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  • Open Access

Viral variability study in follow-up sera from HIV-HBV-HCV coninfected patients

  • 1,
  • 1, 2,
  • 1,
  • 1,
  • 1, 2,
  • 1,
  • 1, 2,
  • 3,
  • 3 and
  • 1Email author
Retrovirology20107 (Suppl 1) :P29

https://doi.org/10.1186/1742-4690-7-S1-P29

  • Published:

Keywords

  • Hepatitis
  • Phylogenetic Analysis
  • Stop Codon
  • Specific Mutation
  • Entire Study Period

Background

The genetic variability of hepatitis B virus in sera from HBV-DNA positive patients, HBsAg negative and antiHBc positive, coinfected with both HIV and HCV, was studied, to describe the natural history of HBV occult infections.

Methods

The follow-up sera, encompassing a six to nine years period, from eight patients with triple coinfection (HIV, HBV, HCV) were tested by a real time PCR HBV-DNA assay. Four patients that were HBsAg negative and HBV-DNA positive were classified as affected by occult infection. The remaining four that were HBsAg positive were used as controls. HBV-DNA was amplified by PCR and the sequence of the whole HBV genome was characterized by phylogenetic analysis (Neighbor Joining method, implemented by MEGA 3.1 software) and for the presence of specific mutations.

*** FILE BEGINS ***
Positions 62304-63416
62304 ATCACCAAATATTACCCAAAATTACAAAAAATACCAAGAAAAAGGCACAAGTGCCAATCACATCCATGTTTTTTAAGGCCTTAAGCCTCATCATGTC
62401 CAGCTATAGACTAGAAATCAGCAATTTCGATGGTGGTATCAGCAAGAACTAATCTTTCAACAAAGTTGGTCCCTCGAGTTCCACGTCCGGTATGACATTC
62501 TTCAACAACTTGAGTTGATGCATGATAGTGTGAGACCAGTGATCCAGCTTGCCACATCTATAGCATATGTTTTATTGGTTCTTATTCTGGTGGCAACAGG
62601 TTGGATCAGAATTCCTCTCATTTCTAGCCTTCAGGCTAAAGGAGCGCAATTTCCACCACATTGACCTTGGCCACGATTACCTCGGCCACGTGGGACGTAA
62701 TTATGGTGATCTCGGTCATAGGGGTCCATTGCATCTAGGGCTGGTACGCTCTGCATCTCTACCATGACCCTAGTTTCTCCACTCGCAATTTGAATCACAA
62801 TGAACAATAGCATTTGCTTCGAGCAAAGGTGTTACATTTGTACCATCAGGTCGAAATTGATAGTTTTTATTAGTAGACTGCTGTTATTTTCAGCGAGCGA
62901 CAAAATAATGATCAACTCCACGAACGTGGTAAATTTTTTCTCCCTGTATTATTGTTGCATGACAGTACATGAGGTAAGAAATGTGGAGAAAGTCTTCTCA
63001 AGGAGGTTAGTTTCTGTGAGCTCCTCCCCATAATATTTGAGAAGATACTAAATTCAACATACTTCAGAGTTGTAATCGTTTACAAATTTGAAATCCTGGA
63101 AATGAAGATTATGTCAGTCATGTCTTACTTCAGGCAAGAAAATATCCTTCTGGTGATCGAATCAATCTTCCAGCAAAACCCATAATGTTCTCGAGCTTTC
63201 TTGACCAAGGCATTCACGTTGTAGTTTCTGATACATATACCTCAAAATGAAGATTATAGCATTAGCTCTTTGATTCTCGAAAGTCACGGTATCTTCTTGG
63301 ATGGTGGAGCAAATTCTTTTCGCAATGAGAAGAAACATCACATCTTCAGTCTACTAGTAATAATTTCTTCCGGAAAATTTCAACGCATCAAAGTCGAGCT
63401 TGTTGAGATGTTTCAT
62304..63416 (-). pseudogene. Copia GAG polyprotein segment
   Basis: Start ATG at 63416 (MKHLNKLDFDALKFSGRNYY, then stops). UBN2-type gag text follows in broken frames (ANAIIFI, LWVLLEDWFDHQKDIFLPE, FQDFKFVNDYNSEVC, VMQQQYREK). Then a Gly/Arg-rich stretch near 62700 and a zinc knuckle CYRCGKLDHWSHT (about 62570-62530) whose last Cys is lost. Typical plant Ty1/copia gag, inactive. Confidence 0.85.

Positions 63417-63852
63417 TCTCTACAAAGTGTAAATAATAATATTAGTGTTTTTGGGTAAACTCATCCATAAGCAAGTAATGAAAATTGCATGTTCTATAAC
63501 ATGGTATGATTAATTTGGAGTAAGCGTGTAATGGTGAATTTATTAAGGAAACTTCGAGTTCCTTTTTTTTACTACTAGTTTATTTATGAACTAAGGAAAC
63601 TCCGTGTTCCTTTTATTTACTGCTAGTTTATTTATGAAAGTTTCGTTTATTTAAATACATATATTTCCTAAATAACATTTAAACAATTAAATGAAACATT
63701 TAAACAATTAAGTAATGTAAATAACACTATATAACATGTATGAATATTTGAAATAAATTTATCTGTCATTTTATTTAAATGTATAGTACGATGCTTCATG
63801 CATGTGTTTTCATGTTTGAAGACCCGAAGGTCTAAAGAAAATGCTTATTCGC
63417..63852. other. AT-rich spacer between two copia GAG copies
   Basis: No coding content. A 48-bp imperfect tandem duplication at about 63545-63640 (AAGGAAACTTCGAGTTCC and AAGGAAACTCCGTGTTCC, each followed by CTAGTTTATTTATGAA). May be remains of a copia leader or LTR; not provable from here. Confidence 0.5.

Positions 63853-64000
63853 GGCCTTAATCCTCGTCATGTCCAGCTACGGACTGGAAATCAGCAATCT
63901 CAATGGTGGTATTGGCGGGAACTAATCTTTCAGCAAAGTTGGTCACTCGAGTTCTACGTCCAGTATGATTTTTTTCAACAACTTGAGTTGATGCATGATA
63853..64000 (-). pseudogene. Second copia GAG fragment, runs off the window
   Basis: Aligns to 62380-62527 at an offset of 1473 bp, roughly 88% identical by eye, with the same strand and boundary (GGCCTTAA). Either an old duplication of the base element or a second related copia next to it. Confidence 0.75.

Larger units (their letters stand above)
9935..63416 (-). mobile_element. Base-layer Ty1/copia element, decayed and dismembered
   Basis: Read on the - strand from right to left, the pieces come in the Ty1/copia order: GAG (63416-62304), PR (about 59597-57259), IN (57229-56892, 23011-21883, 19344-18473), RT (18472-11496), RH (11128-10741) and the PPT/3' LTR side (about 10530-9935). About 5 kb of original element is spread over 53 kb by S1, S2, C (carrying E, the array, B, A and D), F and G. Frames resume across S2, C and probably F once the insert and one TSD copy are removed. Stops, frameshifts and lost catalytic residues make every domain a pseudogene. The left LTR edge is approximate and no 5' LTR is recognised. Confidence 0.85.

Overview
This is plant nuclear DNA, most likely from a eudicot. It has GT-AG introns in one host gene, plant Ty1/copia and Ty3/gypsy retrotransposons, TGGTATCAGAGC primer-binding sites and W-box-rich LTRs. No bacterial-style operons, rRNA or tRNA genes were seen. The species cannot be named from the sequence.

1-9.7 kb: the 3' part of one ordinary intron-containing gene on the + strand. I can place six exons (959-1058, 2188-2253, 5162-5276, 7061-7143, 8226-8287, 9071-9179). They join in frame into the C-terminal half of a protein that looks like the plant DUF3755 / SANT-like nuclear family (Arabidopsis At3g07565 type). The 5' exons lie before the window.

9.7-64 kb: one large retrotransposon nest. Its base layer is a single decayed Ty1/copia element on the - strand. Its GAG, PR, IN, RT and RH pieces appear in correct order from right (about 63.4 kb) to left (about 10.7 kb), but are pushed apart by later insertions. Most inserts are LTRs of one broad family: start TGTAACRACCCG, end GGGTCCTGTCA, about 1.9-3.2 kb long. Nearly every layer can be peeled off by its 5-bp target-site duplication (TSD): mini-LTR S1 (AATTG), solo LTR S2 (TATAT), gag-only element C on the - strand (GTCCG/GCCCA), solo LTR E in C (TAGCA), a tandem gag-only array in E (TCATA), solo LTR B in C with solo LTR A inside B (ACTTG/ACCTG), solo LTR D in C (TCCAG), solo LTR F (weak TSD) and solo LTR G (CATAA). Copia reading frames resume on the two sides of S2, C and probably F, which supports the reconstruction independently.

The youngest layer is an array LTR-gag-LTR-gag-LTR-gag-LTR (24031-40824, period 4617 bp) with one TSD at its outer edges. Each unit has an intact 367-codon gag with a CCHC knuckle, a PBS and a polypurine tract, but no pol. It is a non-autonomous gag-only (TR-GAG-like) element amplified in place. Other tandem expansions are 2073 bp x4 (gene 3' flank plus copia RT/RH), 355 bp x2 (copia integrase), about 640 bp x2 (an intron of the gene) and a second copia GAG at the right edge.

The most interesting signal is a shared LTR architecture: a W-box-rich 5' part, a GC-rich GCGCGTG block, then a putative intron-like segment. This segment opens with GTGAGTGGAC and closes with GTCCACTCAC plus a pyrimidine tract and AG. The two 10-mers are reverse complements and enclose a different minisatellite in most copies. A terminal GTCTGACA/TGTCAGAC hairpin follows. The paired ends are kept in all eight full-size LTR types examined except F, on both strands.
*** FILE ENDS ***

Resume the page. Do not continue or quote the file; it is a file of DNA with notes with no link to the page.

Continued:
Results

Three out of four HBV patients with occult infection, showed reactivation phases of HBV viremia. Different mutations were observed, with differences between pre- and post-reactivation sera. HBV-DNA remained at low levels during the entire study period also in absence of specific anti-HBV therapy. The phylogenetic analysis showed that, for each patient with HBV reactivation, all the isolates were originated from a unique parental virus. Specific mutations of PreS/S, Core and X regions were observed.

Discussion

Mutations in the "a" determinant of the S protein could be responsible for the absence of HBsAg detection. The presence of stop codon in the pre-core region and of mutations in the X region could, in part, explain the reactivation of HBV viremia.

Authors’ Affiliations

(1)
Istituto Superiore di Sanita', Dept. MIPI, Viral Hepatitis Uni, Rome, Italy
(2)
Istituto Superiore di Sanita', Dept. FARM, Rome, Italy
(3)
Infectious Diseases Department, Santa Maria Annunziata Hospital, Florence, Italy

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